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N11.5b fraud: Absence of witness stalls Alao-Akala’s case

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court adjourns case till May 2

By Ola Ajayi

TRIAL of a former governor of Oyo State, Otunba Adebayo Alao-Akala and two others over alleged N11.5 billion fraud was yesterday, stalled following the absence of prosecution witness who was to give evidence in support of the 11-count charge preferred against the accused by the Economic and Financial Crimes Commission, EFCC.

Adebayo Alao-Akala

Justice Olalekan Owolabi of the Oyo State High Court, sitting in Iyaganku, Ibadan, Oyo State, granted the EFCC’s request after its counsel, Dr. Ben Ubi, told the court that the second witness, Mr Abdulrasheed Bawa, who is also the current head operations in the commission’s Port Harcourt zonal office, was unable to make it to the court.

The former governor is standing trial alongside the commissioner for Local Government and Chieftaincy Matters during his tenure, Hosea Agboola, and an Ibadan-based businessman, Femi Babalola.

The charge against them borders on conspiracy, awarding a contract without budgetary provision, obtaining by false pretence, acquiring property with money derived from an illegal act and concealing the ownership of such property, among others.

Among the offences, according to the information on the court papers, was a road contract worth N8.5bn, which Alao-Akala awarded between 2007 and 2009 to Pentagon Engineering Services, Babalola’s company, allegedly without budgetary provision.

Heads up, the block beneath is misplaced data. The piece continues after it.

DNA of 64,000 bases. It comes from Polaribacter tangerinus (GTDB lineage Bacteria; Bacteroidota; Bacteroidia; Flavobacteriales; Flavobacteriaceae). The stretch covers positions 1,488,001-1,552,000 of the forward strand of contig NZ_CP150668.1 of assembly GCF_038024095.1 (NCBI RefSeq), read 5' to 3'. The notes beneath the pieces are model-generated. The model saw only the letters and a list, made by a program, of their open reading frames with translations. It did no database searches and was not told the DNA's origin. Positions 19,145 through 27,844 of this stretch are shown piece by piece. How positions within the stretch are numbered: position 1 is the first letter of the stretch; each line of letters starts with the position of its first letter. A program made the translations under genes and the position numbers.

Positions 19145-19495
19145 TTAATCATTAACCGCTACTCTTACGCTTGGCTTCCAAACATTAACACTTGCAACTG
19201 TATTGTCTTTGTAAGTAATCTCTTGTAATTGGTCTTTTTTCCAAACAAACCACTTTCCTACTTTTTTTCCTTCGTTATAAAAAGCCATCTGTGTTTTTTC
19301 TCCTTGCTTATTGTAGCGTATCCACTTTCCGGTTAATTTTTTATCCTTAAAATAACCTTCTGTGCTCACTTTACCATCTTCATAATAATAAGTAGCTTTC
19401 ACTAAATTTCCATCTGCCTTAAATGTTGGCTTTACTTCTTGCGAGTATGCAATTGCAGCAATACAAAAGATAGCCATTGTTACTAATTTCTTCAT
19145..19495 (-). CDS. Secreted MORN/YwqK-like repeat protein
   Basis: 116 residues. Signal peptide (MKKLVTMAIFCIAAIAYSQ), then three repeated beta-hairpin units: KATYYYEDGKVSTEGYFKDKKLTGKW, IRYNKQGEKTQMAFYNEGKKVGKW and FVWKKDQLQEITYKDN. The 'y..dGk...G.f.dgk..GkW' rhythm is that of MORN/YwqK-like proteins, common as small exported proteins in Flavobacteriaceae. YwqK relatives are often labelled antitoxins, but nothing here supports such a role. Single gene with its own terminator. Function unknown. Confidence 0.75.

The said contract was executed on behalf of the 33 local governments in the state.

Also in the charge is the allegation that the former governor ordered the supply of drilling machines on behalf of the 33 local governments in the state to the tune of N3.5 billion.

Apart from the allegation of conspiring with Agboola to withdraw N2.9bn from the Oyo State Local Government Joint Account, the anti-graft agency is equally prosecuting the former governor for allegedly illegally acquiring some property on Old Bodija road, off Rotimi Williams’ road, when he was in office.

The offences were said to contravene Section 22 (4) of the Corrupt Practices and Other Related Offences Act and Section 1 (18) of the Advanced Fee Fraud Act.

The presiding judge then adjourned the matter to May 2, 2019, for the continuation of the trial as he ordered the prosecution to make its witnesses available at the next date.

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